Certainly, two early female sleuths were gentle Miss Marple and the intrepid girl detective Nancy Drew, although neither was the first female detective.
Miss Marple first emerged in one of Agatha Christie's short stories ("The Tuesday Club Murders") in 1925, although she was not featured in a full-length novel until The Murder at the Vicarage was published in 1930 (Check out the original cover above. Anyone missing? Hmm...).
In many ways, Nancy Drew and Miss Marple could not be more different. Miss Marple elicited friendships over tea, making sense of gossip, while Nancy listened at keyholes, regularly finding herself captured or bopped over the head. Miss Marple was a lively middle-aged "spinster" who demonstrated wit and wisdom, while Nancy was a titian-haired teenager, later college student, who was highly skilled at everything.
Yet, arguably, both sleuths were products of the Great War. Miss Marple had lost her fiance and chose to make her own way in the world. Nancy had benefited from the nascent women's rights movement in the U.S, believing without reservation that she could do anything that men could do, including catch criminals.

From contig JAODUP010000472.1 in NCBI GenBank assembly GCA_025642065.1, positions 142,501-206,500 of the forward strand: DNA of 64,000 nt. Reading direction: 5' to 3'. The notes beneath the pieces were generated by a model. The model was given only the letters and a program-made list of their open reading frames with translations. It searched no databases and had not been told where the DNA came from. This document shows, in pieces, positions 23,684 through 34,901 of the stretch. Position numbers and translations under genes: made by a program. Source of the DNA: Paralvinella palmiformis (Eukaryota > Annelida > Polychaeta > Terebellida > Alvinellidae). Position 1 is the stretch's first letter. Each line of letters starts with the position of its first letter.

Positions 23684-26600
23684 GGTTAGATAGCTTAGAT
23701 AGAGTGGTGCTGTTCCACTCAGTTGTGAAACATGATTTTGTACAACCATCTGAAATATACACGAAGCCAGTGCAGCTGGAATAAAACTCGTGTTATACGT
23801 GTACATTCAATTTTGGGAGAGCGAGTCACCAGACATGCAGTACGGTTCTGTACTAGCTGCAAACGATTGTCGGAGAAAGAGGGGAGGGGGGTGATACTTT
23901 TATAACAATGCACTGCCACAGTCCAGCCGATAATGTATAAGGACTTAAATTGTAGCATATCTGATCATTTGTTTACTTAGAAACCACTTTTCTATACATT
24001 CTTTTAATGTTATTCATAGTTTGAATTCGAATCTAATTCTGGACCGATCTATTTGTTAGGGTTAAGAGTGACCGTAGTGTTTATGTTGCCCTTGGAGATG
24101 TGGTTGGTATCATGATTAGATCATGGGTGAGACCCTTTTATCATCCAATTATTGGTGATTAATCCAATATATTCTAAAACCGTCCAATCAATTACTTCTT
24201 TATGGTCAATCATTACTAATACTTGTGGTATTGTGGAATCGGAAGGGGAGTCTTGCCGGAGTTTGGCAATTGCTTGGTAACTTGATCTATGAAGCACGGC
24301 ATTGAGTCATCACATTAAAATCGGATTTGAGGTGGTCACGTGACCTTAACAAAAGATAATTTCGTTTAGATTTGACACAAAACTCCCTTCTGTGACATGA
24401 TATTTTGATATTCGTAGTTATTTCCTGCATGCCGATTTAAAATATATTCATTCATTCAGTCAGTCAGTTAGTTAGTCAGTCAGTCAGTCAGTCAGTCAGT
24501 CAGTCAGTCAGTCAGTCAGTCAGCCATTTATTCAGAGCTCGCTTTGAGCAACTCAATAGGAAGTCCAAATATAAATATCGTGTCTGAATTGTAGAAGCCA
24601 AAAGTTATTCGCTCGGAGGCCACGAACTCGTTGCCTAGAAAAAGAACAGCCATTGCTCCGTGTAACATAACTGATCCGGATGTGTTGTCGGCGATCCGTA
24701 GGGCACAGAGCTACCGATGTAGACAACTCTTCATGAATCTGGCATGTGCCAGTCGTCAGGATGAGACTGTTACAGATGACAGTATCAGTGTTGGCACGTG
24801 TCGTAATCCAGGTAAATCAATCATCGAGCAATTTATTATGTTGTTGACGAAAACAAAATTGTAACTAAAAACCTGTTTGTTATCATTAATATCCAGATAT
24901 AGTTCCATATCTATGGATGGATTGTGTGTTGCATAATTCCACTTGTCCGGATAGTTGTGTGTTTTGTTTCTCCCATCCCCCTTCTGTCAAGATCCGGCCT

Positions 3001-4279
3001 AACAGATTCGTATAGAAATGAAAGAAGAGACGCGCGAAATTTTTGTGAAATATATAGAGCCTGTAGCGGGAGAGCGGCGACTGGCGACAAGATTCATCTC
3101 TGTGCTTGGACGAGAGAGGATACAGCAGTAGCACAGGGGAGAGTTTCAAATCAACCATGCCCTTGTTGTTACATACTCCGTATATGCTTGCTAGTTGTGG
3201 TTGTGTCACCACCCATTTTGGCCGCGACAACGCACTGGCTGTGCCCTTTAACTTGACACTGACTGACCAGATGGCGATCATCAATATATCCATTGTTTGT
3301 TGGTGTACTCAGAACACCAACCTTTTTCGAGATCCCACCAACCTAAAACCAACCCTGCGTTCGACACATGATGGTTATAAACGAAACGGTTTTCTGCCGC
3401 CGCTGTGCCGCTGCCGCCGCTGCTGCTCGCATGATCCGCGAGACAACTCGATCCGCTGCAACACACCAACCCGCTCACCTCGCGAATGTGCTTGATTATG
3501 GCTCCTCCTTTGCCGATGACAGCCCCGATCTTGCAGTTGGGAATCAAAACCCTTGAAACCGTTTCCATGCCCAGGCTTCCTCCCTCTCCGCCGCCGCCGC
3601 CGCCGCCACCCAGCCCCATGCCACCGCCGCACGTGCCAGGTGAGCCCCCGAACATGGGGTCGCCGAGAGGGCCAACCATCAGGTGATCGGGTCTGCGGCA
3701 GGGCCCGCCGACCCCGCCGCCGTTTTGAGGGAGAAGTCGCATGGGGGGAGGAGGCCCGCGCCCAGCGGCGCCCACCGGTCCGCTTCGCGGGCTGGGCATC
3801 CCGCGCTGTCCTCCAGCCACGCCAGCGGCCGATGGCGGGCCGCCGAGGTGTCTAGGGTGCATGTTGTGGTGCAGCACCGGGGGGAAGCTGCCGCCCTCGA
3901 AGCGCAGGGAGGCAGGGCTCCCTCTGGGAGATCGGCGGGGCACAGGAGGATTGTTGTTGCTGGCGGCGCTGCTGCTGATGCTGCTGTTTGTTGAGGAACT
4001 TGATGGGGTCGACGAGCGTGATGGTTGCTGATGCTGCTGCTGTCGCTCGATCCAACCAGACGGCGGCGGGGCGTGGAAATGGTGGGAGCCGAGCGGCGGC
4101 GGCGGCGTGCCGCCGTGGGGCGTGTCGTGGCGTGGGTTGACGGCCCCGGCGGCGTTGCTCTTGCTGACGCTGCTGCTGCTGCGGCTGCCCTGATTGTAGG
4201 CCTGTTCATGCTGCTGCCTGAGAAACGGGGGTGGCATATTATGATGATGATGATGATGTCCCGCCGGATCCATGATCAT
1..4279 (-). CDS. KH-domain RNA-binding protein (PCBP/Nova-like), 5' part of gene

The first female sleuth I could find that had been created by a female author was Loveday Brooke, in Catherine Louisa Perkis' The Experiences of Loveday Brooke, Lady Detective (1893). Loveday Brooke, destitute at 30 years old, had defied patriarchal convention to join a detective agency. Much like her better known contemporary, Sherlock Holmes, Loveday relied on her intellect and logical thinking to suss out her criminal adversaries. She offered a counterpoint to the widespread belief in the late nineteenth-century that women were emotional, hysterical, and incapable of logical reasoning.
In many ways, these sleuths seem to reflect something of their times. It makes me wonder, first, how my own amateur sleuth, Lucy Campion, might be a product of my experience? It also makes me wonder generally about more recent trends of female sleuths who have (more-or-less successful) crafts, businesses, and hobbies on the side, which inform their crime-solving capabilities.
Just curious: Do you think characters (sleuths or not) are still products of an author's time? And if you don't like that question: What sleuths or detectives (female or male!) do you enjoy? Why?